Among them, in the initial instance, was the author of the Dada Manifesto Hugo Ball. A poet, theatre director and journalist, with an air of “priest-like earnestness”, born into a strongly Catholic background in 1886, Ball was an elusive character – even some of his Dada collaborators claimed they never really understood him. A self-created intellectual, influenced by the German philosopher Nietzsche and by the great Russian expressionist painter Wassily Kandinsky’s search for “the spiritual in art”, Ball believed the war would strip away the “economic fatalism” that crushed society. A visit to the Belgian Front in 1914, where he saw first-hand the nightmare of mechanised slaughter, completely changed his view. “Art” he realised was just another aspect of the culture that had created the war.
Ball arrived in Zurich penniless in May 1915, on forged papers, in flight from the war, along with his girlfriend Emmy Hennings, a striking singer and poet. After sleeping rough and nearly starving, Ball managed to make enough money playing piano in cabarets to open his own, the Cabaret Voltaire, “to remind the world,” he claimed, “that there are people of independent minds – beyond war and nationalism – who live for different ideals”.
In the audience on the first night was a 20-year-old Romanian philosophy student, Tristan Tzara. A published poet, Tzara immediately abandoned his studies at Zurich university and threw himself into the organisation of the cabaret. He was to become the other great force in the creation of Dada – Ball’s foil and nemesis.
Beside Ball, the ascetic lapsed Catholic, Tzara was short, dandyish, Jewish and an irrepressible self-publicist. “Here you have two dynamics, two energies,” says Notz. “Ball was aiming for an ecstatic metaphysical release. Tzara was a teenager having fun. But he was the one who turned Dada into a movement. If it wasn’t for Tzara, we’d never have heard the word Dada.”
The Cabaret Voltaire started out as a relatively conventional beer-drinking, popular cabaret, with Ball playing the piano as the charismatic Hennings vamped it up like some anarchistic Marlene Dietrich. But it soon transcended its origins in Germanic music hall culture, with the leading Dada artist Hans Arp recalling, “total pandemonium. The people around us are shouting, laughing and gesticulating. Tzara is wiggling his behind like the belly of an oriental dancer. Madame Hennings with a Madonna face is doing the splits… with Ball accompanying them on the piano, pale as a chalky ghost.”
Arp, who had defaced his papers and stripped naked at his military call-up, decorated the space, and was responsible for our view of Dada as an art phenomenon, rather than a literary one.
Ball’s most famous contribution to Dada’s “playground of insane emotions” was his recitation of his sound poem “Gadji Beri Bimba”, an African-inspired collage of abstract sound. Dressed in a cubistic costume of silver cardboard, with a tall hat that gave him the appearance, an onlooker recalled, of a “magic bishop”, imbuing the mysterious syllables with an ecclesiastical ring: “Zimzim urullala zimzim zanzibara zimzalla zam” – words which aimed to dispense with “everything nice and right, blinkered, moralistic…” as he put it in the Dada Manifesto, stripping language of “all the filth that clings to it… as if put there by stockbrokers’ hands.” Finally he got so carried away, he had to be dragged from the stage.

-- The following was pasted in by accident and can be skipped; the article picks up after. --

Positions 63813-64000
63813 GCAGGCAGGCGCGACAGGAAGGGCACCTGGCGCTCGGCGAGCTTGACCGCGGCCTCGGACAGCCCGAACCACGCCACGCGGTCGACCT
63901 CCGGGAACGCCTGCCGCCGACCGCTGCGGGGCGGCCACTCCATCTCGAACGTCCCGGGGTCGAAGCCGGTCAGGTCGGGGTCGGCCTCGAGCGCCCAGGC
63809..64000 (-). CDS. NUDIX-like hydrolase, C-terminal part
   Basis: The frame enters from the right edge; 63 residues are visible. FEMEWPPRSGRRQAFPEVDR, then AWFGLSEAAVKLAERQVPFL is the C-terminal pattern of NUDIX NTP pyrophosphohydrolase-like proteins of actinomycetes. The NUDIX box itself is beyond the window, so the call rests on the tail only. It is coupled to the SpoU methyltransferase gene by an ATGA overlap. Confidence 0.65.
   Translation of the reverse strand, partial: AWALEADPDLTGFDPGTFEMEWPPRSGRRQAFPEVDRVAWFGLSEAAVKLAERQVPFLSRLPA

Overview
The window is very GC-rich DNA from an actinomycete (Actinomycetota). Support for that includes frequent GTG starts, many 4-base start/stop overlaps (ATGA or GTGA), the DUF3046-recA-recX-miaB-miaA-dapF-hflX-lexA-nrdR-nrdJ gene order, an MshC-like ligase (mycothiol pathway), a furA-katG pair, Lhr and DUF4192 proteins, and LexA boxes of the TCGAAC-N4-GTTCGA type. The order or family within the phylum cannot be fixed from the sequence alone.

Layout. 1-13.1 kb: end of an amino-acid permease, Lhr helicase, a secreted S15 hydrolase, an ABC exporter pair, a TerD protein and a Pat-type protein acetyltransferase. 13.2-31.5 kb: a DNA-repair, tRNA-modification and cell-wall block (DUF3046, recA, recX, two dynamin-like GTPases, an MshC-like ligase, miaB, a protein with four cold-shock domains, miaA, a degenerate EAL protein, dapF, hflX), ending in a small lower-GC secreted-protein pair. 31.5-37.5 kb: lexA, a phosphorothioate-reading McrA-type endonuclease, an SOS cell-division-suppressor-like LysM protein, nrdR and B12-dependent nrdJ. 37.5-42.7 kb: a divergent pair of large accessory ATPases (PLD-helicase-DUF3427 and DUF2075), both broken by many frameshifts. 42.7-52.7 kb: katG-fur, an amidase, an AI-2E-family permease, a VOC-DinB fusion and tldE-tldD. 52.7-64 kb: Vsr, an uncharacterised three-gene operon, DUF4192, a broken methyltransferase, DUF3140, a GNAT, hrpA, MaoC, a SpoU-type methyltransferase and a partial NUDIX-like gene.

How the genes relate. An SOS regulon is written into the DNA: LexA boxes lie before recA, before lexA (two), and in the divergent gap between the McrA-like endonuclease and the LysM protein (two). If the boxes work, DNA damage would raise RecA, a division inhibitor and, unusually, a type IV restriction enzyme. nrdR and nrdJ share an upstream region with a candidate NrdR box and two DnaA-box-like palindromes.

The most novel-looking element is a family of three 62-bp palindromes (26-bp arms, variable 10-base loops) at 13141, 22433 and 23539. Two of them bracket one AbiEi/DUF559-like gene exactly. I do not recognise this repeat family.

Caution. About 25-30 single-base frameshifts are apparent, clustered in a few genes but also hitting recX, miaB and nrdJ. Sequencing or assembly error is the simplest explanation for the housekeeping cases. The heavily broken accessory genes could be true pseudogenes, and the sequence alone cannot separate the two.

Tzara, meanwhile, was printing fliers and magazines, all prominently featuring the word Dada, writing letters on Dada-headed paper to important artists all over Europe, turning Dada into a formalised art movement.
Ball, however, opposed this. The two men fell out and, after complaints about noise and drunkenness, the restaurant owner curtailed the room hire. By the time of the first official Dada soirée, which took place in the slightly more formal setting of Zurich’s Guild House on July 14 1916, where Ball read out the Dada Manifesto for the first time, Dada was almost over for the poet. By the end of the month he had left Zurich for southern Switzerland. He died in obscurity in 1927 aged only 41.
Dada, however, was just hitting its stride. The movement re-emerged in Berlin, where it took on a more political character, while Tzara established a Dada scene in Paris, which morphed into the Surrealist movement in the early Twenties. Arp is the best known of the Zurich Dadaists, because being an artist, his work is still very visible in galleries around the world.
But the real beneficiary of Dada was Marcel Duchamp. Interviewed on American television in the Sixties, by which time he was well established as the King of Conceptual Art and Godfather of Anti-Art, Duchamp was asked if any contemporaries had shared his ideas.
“Oh,” he said, with a wry smirk, “I had some friends in Zurich who were doing similar things.”